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Implementation of multi-disciplinary guidelines for the prevention of falls in older people: a pilot study.

By Yvonne Carter, Colin Cryer and J. Crown

Abstract

The white paper “Saving Lives: Our Healthier Nation” sets out four priorities for the NHS. One of these is accident prevention. The majority of accidental injuries resulting in death and hospitalisation occur in older people. Many of these accidental injuries are caused by falls, and the most common diagnosis amongst these accidental injuries is fracture. This white paper has been reinforced by the recent national service framework for older People, that sets out a service profile linking the prevention of falls and osteoporosis2. The government has given a policy commitment to reduce the death rates from accidents by at least a fifth and the rate of serious injury from accidents by at least a tenth - saving 12,000 lives by 20103. Falls are the most important cause of accidental injury amongst older people, due to the resulting high mortality, morbidity and cost to the NHS. It is a combination of propensity to fall and osteoporosis that causes many of the serious injuries such as hip fracture amongst older people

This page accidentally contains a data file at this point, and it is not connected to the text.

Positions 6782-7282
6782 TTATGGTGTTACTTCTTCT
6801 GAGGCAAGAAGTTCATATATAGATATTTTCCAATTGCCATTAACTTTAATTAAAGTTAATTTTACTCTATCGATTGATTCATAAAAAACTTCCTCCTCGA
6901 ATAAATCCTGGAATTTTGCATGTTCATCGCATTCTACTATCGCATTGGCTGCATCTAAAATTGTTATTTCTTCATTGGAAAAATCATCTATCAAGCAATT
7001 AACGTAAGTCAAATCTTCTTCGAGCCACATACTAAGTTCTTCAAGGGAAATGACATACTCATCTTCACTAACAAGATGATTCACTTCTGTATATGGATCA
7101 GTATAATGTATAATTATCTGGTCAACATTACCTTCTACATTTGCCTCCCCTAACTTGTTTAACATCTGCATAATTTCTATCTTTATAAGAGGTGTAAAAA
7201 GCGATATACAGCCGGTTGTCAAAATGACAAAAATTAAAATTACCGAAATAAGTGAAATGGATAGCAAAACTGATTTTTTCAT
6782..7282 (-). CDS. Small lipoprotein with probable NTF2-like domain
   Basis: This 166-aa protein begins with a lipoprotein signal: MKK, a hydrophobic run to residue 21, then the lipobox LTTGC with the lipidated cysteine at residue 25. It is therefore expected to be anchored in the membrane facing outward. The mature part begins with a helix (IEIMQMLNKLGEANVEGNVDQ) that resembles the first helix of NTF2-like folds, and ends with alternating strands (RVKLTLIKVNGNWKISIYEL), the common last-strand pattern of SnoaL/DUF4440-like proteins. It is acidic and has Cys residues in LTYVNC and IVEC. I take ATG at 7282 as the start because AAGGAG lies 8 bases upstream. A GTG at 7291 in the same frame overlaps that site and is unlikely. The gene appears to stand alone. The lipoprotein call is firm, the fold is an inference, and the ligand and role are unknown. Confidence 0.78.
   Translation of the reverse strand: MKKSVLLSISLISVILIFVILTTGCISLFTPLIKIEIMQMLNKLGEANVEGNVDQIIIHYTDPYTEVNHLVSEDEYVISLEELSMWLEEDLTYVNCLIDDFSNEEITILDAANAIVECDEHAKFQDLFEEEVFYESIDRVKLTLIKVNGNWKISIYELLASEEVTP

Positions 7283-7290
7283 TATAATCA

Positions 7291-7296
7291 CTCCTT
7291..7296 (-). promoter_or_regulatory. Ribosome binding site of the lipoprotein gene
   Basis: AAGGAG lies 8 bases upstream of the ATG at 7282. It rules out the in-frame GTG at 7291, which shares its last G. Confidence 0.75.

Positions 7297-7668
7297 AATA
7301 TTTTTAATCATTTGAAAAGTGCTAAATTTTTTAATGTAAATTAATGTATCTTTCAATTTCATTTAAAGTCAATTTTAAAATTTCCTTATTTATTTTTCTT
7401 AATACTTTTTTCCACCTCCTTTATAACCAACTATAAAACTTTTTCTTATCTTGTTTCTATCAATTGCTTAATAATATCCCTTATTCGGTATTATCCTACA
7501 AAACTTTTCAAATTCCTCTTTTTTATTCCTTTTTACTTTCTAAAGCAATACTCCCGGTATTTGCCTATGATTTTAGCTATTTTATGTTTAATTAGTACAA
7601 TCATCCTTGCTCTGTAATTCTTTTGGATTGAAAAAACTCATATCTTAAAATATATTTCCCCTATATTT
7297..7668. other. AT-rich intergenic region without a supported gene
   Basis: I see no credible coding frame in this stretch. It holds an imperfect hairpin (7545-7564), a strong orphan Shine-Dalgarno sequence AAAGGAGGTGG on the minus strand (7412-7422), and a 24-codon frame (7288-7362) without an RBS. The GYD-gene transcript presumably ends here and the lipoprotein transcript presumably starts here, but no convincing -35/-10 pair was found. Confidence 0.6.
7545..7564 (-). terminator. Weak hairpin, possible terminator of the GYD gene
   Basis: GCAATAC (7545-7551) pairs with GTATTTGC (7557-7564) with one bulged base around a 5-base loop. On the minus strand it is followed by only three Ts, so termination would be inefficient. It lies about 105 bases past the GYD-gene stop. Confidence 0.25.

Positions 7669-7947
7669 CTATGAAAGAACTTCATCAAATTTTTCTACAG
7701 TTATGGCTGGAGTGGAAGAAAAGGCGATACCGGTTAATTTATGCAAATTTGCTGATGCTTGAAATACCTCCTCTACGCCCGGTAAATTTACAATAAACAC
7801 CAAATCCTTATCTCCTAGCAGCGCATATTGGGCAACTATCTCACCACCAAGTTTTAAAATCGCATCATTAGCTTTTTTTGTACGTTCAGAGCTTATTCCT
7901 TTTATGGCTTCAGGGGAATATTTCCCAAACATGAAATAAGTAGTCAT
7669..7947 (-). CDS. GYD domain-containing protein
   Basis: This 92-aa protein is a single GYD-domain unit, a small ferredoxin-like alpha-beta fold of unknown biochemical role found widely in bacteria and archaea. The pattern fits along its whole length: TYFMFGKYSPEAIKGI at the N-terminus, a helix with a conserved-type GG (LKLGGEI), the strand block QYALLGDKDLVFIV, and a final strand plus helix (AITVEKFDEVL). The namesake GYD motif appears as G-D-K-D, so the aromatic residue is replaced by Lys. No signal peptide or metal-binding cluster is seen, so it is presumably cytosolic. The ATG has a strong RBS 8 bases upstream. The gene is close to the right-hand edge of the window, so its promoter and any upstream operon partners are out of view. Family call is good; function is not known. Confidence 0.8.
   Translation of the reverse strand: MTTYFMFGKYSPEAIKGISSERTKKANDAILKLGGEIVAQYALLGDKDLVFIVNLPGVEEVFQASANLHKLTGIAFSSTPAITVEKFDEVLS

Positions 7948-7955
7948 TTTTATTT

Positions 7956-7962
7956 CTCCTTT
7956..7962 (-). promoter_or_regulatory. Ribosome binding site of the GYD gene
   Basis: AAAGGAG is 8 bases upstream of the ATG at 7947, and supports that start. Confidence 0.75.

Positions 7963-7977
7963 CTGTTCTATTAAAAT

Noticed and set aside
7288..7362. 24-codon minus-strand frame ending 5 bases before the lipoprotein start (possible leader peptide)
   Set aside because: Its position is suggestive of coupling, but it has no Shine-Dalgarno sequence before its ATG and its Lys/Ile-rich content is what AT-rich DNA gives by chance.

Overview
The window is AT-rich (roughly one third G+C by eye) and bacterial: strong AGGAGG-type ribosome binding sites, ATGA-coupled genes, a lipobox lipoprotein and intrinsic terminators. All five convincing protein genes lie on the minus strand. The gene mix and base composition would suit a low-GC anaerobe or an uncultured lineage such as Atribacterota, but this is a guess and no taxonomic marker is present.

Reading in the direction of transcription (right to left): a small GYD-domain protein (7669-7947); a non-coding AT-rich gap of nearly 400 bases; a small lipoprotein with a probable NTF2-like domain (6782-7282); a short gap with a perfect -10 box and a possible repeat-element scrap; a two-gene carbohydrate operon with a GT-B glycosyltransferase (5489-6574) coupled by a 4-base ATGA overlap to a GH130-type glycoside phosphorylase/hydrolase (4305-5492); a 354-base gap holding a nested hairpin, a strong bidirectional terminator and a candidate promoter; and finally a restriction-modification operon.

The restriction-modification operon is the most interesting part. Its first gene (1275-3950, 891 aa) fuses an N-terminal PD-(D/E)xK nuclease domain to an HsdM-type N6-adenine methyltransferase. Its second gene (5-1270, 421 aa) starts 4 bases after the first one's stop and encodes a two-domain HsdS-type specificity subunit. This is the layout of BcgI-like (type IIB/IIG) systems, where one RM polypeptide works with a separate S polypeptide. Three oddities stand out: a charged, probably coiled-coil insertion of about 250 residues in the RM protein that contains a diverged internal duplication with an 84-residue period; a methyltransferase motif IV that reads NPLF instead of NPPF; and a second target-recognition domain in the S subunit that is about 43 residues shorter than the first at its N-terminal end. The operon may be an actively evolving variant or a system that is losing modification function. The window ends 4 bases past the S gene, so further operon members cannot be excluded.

Topics: H1, RA0421, HM
Publisher: London: Barts and The London Queen Mary's School of Medicine and Dentistry
Year: 2002
OAI identifier: oai:kar.kent.ac.uk:24533
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